The main rivals for the role of Prime Minister aren't just divided by policy.
A poll of party leaders' musical tastes revealed Helen Clark and John Key choose very different tunes to relax to.
Key may boost his street cred with support for New Zealand hip hoppers Nesian Mystik and pop rockers Op Shop, not to mention ownership of an iPod Nano.
Clark is more traditional, favouring classical and opera, and preferring her "extensive collections" of opera and classical CDs to an MP3 player.
Key was top of the pops when it came to cutting-edge music - his rivals from the minor parties were more comfortable with older acts such as Glenn Miller, Buddy Holly and Beatles contemporary turned Blind Date host Cilla Black.
But he admitted his tilt for the top of the cool charts was undone by the amount of Abba on his iPod playlist, and was stumped when asked the name of his favourite Op Shop track.
"You, know, their big hit... hmm... well I don't know them by name, I just know what I like to listen to."
He told the Herald on Sunday he was suitably impressed to meet Kiwi crooner Hollie Smith, while Brooke Fraser also suited his "easy listening" tastes.
Not to be outdone, Prime Minister Clark said her favourite Kiwi artist was R&B act Adeaze, but there was no hiding her love for more traditional forms of music.
Act leader Rodney Hide said he was a Cilla Black, Elvis Presley kind of man but revealed the Rolling Stones motivated him to slim down at the gym, at least until his iPod broke.
The Epsom MP said he used to love listening to music, but now prefers silence - "it's easier to think".
Green co-leader Jeanette Fitzsimons said Pink Floyd's Dark Side of the Moon hit the right note while driving.
She was a fan of Kiwi composer Gareth Farr, while her son Jeremy, a professional marimba player, was her favourite Kiwi artist.
United Future leader Peter Dunne, the only other leader with a working MP3 player, enjoyed blasting out big band music and rock and roll from the 40s and 50s, much to his family's annoyance.
He was also partial to Kiwi popera sensation Hayley Westenra but said if he wanted something "modern" he couldn't go past the Beatles.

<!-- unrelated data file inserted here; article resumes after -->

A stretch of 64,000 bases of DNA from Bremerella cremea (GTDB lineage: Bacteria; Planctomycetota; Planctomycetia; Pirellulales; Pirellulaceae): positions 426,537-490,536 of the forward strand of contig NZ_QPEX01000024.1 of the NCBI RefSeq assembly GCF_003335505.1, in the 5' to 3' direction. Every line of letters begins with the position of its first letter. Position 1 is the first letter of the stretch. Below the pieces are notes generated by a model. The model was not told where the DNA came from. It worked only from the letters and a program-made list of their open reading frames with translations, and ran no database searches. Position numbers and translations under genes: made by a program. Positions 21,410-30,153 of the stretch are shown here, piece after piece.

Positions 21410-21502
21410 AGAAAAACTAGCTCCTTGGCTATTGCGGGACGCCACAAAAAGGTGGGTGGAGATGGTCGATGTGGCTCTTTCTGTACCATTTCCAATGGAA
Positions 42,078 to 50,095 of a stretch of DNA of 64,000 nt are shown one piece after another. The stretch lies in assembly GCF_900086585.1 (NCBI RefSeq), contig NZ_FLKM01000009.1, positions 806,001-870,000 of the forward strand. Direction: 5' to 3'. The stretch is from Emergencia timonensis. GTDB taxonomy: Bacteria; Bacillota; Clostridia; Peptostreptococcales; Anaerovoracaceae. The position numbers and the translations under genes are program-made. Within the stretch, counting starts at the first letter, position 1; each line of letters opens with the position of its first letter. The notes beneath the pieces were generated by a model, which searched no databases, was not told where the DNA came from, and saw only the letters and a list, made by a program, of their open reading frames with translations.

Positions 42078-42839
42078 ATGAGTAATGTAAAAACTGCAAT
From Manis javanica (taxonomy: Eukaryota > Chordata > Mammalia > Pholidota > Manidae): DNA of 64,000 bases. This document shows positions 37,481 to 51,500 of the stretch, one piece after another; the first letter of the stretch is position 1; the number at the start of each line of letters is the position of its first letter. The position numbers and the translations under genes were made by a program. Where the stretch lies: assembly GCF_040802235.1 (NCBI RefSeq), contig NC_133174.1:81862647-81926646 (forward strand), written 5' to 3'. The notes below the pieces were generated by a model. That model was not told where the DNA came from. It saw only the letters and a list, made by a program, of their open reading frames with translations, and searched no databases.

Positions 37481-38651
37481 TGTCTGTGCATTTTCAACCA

Progressive Party kingpin Jim Anderton said he listened to an eclectic mix spanning generations and genres including Elton John, Supertramp and his opera-singing daughter Jillian.
While many years ago he used to sing in a band ("badly") and play guitar he said he'd never heard of techno but "I know what hip hop is".
Helen Clark, Labour
Listens to: Classical music and opera.
Dub, hip hop or techno? "I would listen to opera."
Favourite Kiwi artist: Adeaze.
Peter Dunne, United Future:
Listens to: Big bands of the 40s, Buddy Holly, Glenn Miller, Julie London, the Beatles.
Favourite Kiwi artist: Hayley Westenra, Dave Dobbyn.
Dub, hip hop or techno: Hip hop "but not with any great enthusiasm".
Jeanette Fitzsimons, Greens
Favourite Kiwi artist: Son Jeremy, a professional marimba player, or his mate Gareth Farr.
Dub, hip hop or techno: Dub.
Rodney Hide, Act:
Listens to: Elvis Presley, Cilla Black, Rolling Stones.
Dub, hip hop or techno: "Silence".
John Key, National:
Favourite Kiwi artist: Op Shop, Hollie Smith, Brooke Fraser.
Dub, hip hop or techno: Hip hop - likes Nesian Mystik.
Jim Anderton, Progressive Party
Listens to: "Everything" including Beatles, Rolling Stones, orchestral music, John Denver.
Favourite Kiwi artist: Jillian Anderton, his opera singer daughter, and Split Enz.
Dub, hip hop or techno: "None. What's techno?"
Maori Party co-leader Pita Sharples did not return calls and New Zealand First leader Winston Peters declined to take part.